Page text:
We must fix the health care system (and no, folks, we have not already done that).
If we can get the plutocrats back on their heels by cordoning off the impact of television on our moneyed politics, reforming the banking/financial sector and the tax structure, we might then be in a position to really and seriously get at our deficit problem. This problem, though it has many sources, is being driven now, and will be for the foreseeable future most of all, by rising health care costs.
The main reason health care costs are skyrocketing is fairly easy to understand, but almost no one who has not thought systematically about this—and here I include, apparently, nearly all of the presently incumbent American political class, with the possible exception of Senator Ron Wyden—seems actually to understand it. Here it is in a nutshell: Science and technology are rapidly expanding the range of diagnostic and treatment options, but without, as has happened in other areas of our economy, also enabling us to substitute capital for labor to make medical functions more cost-efficient. In medicine, no matter what sorts of diagnostic and care options may exist, highly skilled doctors, nurses, lab techs and administrators are still required to apply them. Machines or robots can’t substitute for people in medicine like they do in building cars, making steel or growing food. Highly rained human capital is very expensive, and this double-whammy—new options opened by bio-science and the need for skilled people to understand and apply it in clinical settings—is mainly what makes healthcare costs keep rising.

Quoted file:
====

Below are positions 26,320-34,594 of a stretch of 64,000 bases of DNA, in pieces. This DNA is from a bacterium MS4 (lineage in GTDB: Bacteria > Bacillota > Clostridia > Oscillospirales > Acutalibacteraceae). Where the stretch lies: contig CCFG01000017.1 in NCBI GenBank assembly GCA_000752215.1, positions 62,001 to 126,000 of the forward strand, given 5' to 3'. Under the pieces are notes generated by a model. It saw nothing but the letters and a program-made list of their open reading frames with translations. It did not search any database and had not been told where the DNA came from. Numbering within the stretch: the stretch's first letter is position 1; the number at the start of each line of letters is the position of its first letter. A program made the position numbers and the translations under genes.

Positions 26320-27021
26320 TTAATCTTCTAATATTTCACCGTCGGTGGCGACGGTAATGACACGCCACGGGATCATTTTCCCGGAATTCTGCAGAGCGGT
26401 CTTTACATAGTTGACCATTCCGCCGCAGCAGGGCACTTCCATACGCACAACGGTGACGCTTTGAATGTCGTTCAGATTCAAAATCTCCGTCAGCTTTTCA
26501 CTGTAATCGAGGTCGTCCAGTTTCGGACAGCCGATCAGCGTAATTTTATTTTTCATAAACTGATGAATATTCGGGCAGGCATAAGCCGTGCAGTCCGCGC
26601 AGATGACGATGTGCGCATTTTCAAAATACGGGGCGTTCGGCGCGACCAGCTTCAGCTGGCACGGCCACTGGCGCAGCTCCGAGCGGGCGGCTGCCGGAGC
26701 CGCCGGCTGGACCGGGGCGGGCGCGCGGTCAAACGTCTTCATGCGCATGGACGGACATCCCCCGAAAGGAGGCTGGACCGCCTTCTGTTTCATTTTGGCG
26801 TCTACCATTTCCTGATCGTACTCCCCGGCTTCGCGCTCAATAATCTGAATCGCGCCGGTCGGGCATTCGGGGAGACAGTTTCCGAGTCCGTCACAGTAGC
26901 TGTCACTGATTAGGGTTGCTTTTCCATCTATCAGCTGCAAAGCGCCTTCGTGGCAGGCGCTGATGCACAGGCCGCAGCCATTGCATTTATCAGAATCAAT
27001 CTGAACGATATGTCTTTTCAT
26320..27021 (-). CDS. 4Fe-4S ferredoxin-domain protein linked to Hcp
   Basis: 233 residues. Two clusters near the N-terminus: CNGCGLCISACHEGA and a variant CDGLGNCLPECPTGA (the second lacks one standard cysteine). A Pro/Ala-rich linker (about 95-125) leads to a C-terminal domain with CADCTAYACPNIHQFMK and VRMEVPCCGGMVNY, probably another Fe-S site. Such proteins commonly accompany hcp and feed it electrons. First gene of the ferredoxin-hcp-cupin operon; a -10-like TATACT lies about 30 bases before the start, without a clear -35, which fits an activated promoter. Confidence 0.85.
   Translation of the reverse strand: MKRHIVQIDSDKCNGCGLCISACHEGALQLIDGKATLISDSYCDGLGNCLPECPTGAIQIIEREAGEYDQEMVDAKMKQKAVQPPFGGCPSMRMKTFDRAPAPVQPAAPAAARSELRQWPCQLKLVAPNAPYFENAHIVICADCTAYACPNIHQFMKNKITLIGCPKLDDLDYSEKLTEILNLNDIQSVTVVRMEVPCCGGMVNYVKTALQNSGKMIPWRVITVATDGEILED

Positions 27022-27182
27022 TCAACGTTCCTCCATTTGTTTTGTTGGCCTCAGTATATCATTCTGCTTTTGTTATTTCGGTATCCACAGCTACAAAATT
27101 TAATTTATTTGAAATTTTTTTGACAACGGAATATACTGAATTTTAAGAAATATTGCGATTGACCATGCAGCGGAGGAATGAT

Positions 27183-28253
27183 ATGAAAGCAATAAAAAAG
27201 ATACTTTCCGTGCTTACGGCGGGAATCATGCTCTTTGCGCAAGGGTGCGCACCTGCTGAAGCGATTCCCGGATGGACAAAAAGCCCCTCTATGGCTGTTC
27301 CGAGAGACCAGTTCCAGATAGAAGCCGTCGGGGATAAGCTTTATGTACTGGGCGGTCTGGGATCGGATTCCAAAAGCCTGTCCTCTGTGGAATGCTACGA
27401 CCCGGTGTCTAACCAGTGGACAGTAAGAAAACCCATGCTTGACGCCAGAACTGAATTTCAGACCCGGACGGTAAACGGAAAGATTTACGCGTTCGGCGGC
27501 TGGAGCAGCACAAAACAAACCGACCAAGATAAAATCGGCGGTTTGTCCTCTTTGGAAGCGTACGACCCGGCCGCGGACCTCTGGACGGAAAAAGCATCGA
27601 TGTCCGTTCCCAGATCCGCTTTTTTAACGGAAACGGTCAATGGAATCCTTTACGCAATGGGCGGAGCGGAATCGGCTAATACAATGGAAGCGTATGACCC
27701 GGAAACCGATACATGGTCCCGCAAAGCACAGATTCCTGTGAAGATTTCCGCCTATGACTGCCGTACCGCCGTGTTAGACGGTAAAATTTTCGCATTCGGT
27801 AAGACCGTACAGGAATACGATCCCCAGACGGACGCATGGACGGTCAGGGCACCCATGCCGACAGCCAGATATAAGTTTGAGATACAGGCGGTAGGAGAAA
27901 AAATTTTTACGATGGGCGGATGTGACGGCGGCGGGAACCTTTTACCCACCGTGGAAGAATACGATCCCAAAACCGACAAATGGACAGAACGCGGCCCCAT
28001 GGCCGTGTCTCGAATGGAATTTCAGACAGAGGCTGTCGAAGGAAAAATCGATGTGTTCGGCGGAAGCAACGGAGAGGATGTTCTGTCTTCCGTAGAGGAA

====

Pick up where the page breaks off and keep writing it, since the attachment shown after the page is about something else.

Of course, that’s not the only reason—just the main one. There are at least seven others I can count, virtually none of which were ever even mentioned in the pathetic excuse for a policy debate we had about this subject during Barack Obama’s first term.
First is demography. We are an aging population, not as much as some others, like Japan, China and the EU, but we are aging all the same in the sense that significant numbers of people are living a lot longer. And older people suck up far more medical care dollars than younger people. This is a structural factor; there’s nothing we can do about it. Some believe that this is only a temporary issue, because eventually the population pyramid will change its shape. It will change shape, indeed, but the presence in our societies of lots of older people compared to previous epochs is probably not temporary. It is, as I say, a structural factor.